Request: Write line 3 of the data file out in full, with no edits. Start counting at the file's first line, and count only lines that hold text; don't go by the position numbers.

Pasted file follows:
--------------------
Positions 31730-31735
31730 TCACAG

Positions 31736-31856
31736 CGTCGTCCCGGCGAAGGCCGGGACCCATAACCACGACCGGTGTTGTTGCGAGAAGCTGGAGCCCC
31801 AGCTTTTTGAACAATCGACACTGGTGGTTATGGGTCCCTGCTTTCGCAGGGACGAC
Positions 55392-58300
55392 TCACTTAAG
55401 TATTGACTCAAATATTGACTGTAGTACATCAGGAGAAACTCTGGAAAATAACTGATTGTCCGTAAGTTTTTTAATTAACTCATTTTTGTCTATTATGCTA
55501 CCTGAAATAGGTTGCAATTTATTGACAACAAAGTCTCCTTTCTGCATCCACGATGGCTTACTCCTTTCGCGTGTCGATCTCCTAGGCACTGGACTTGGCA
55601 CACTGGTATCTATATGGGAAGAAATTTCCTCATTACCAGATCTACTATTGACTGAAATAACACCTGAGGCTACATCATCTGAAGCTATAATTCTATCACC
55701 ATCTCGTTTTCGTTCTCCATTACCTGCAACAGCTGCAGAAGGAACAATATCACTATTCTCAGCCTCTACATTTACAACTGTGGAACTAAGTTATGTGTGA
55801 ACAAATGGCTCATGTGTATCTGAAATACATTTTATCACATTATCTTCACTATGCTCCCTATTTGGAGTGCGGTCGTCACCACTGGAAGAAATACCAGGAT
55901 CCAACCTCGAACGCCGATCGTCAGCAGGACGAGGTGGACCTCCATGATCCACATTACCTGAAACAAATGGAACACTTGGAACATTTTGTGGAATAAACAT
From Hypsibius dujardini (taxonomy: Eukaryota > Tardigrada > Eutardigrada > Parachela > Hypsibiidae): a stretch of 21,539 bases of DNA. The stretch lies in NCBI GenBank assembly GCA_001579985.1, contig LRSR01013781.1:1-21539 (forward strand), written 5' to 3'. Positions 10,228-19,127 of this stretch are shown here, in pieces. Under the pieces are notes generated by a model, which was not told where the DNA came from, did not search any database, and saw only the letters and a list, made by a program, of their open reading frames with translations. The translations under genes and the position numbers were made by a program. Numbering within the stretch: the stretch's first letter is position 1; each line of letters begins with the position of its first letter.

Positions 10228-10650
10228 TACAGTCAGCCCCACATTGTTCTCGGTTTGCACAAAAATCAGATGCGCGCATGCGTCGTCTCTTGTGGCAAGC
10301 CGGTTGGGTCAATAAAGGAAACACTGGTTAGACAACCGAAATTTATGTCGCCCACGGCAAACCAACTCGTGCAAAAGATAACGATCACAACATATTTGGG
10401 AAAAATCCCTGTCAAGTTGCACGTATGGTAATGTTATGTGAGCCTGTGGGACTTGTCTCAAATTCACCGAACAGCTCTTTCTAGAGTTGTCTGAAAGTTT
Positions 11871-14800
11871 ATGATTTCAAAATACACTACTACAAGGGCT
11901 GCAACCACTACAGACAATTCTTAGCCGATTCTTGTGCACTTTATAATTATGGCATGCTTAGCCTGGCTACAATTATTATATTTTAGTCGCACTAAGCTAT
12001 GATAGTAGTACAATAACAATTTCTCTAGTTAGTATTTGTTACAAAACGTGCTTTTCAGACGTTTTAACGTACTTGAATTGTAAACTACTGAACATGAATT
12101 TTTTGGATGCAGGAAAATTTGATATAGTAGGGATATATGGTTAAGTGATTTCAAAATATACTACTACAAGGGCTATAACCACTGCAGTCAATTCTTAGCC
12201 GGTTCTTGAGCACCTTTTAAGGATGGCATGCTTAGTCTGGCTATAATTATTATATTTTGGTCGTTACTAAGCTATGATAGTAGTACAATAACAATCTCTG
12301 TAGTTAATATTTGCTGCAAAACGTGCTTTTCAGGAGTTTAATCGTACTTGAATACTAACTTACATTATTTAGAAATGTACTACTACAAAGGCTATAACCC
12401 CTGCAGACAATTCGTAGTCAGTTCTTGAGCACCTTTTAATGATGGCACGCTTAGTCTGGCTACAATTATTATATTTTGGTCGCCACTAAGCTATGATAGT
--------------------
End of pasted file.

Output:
Positions 31736-31856